Posts Tagged ‘Adam Quest’

Science and Religion Intersect

October 21, 2014

My interview with Owen Gingerich, a retired Harvard astronomer and historian, is on Christianity Today’s website.

Gingerich is a wonderfully warm, inviting figure. In his book God’s Planet he analyzes the work of Copernicus, Darwin and Hoyle, showing how Stephen Jay Gould’s idea of “non-overlapping magisteria” for science and religion doesn’t really hold. Gingerich is a subtle thinker, and he doesn’t describe anything in a black-white, slam-dunk-you’re-wrong manner. His love for science really shines through. So, too, does his Christian faith, which is expressed gently but with great confidence.


Fox News!

February 15, 2014

Another milestone in life: I appeared on Fox News this morning, talking in an interview format with Michael Behe, one of the scientists I profile in The Adam Quest. I think it went pretty well: I didn’t drool, nod off, or forget my thought in mid-sentence.

Here’s the clip–almost ten minutes:

Adam and the Huffington Post

January 25, 2014

Another op-ed by me, this time at Huffington Post.

The Adam Quest on Radio

January 23, 2014

I’ve been doing a few radio interviews re: The Adam Quest. Here’s one, the Debbie Chavez show, that I think went okay.

Tomorrow, an op-ed I wrote is supposed to go up on the Huffington Post. Knowing that you eagerly await my latest thoughts, I’ll let you know the link.

The Adam Quest

December 16, 2013

Two weeks ago one of the scientists I profile in The Adam Quest, Mary Schweitzer, was featured in The Economist Magazine. Here’s the article. Do you know how rare it is for any scientist to get this kind of recognition? She’s certainly on top of the world in paleontology. And her research is really full of surprises! Very interesting stuff.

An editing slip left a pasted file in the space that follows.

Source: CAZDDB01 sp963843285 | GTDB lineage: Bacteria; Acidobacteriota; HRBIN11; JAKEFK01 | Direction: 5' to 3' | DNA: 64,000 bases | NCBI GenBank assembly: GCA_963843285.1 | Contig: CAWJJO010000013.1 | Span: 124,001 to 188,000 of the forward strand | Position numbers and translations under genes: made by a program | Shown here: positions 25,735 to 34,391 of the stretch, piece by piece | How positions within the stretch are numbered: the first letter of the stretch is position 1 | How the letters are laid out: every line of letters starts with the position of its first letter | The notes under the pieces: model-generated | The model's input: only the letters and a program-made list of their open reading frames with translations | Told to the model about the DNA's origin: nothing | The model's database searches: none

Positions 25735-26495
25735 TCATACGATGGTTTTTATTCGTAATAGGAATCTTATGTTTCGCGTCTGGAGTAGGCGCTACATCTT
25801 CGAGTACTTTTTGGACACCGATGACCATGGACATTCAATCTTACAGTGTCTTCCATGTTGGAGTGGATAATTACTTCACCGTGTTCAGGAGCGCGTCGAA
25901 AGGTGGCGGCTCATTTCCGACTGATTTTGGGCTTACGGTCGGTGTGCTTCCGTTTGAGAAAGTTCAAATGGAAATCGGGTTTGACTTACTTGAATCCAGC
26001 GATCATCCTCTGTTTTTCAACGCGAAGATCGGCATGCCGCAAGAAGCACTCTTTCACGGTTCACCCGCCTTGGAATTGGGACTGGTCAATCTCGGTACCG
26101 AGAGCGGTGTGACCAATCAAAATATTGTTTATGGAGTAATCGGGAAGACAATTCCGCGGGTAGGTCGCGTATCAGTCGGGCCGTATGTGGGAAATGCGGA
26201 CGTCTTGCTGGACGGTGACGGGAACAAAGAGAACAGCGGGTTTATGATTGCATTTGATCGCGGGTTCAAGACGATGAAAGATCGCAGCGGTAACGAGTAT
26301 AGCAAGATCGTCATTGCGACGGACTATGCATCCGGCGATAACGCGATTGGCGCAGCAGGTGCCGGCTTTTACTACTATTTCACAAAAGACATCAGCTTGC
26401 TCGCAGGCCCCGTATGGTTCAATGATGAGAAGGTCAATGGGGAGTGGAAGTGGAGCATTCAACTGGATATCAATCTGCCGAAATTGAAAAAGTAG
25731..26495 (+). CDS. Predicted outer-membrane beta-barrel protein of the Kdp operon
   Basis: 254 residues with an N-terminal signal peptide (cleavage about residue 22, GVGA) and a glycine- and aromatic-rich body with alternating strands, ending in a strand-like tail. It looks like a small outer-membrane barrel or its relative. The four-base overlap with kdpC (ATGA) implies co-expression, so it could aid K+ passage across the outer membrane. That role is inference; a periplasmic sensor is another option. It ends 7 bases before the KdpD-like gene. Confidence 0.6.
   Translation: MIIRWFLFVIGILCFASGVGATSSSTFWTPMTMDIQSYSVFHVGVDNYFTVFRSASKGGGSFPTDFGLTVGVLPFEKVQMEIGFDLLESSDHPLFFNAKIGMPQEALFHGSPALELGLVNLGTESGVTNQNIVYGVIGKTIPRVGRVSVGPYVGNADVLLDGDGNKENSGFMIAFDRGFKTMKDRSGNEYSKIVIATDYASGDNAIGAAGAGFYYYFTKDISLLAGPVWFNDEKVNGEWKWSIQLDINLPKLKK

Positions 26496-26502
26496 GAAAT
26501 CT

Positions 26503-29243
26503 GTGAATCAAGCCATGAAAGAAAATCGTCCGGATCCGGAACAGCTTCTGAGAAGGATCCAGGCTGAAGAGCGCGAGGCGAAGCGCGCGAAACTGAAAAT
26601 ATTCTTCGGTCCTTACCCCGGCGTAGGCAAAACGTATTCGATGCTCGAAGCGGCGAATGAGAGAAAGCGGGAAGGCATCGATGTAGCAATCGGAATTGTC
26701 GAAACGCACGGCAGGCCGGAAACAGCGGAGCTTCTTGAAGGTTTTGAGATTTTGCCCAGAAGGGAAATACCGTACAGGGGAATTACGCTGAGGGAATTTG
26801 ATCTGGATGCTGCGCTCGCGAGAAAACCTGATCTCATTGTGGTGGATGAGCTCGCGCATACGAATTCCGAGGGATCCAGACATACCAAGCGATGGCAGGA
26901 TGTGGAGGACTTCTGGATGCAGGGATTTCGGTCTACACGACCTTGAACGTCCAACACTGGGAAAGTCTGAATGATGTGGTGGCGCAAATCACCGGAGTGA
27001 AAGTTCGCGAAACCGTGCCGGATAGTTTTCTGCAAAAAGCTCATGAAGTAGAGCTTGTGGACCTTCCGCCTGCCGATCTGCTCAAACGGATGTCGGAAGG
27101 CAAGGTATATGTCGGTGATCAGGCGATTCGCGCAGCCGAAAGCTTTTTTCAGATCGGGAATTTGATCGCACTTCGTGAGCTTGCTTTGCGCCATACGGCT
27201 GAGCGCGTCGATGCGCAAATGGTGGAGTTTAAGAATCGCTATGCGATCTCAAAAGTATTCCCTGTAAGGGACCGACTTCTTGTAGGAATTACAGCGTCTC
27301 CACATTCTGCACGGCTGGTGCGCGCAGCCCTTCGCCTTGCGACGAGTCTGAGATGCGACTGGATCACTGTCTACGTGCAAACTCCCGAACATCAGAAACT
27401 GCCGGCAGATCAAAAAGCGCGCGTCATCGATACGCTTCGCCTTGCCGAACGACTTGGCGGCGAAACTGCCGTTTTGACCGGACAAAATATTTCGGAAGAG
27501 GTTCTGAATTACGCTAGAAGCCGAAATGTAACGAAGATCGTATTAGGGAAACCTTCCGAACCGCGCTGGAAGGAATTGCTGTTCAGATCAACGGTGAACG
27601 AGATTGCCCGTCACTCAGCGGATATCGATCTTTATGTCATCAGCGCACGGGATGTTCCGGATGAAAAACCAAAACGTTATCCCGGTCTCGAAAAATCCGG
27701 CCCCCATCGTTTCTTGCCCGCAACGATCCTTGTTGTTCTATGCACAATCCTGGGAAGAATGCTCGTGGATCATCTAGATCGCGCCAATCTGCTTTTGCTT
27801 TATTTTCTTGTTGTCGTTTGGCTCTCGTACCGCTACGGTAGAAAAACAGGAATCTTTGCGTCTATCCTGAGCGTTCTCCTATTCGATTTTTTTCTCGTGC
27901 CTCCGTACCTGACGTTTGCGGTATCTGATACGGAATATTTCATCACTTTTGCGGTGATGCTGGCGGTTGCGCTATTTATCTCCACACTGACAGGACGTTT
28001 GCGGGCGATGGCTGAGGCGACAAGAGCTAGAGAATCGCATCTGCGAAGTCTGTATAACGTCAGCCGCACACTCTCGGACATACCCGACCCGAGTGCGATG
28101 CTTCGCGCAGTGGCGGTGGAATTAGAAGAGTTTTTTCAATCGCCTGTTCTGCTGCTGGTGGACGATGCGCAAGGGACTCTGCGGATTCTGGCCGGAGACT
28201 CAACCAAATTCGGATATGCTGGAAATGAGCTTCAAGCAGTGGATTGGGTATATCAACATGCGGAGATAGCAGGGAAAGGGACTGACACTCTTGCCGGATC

So is her life’s story, which I tell in The Adam Quest. She was a housewife raising three kids when she decided to take some courses at Montana State for personal enrichment. She took a class on dinosaurs because she remembered being interested in them as a child. (She was also a Young Earth Creationist who believed that the earth, and thus dinosaurs, were only a few thousand years old. And she had never taken science classes, because they were too hard.)

Mary’s story may be the most interesting and surprising of the scientists whom I profile, but they really are all quite fascinating people.  The theory behind the book is that it’s much harder to demonize people whom you get to know. It certainly worked that way for me.

The book comes out in two weeks. It features profiles of eleven scientists who are Christians and involved in creation-evolution discussions. They are all (or have been) working scientists, defined as science PhDs who have published papers in peer-reviewed journals. They come from different points of view regarding the age of the earth and whether God used evolutionary means to create. I think you’ll find it a very interesting read. Some of my pre-pub readers told me they couldn’t put it down.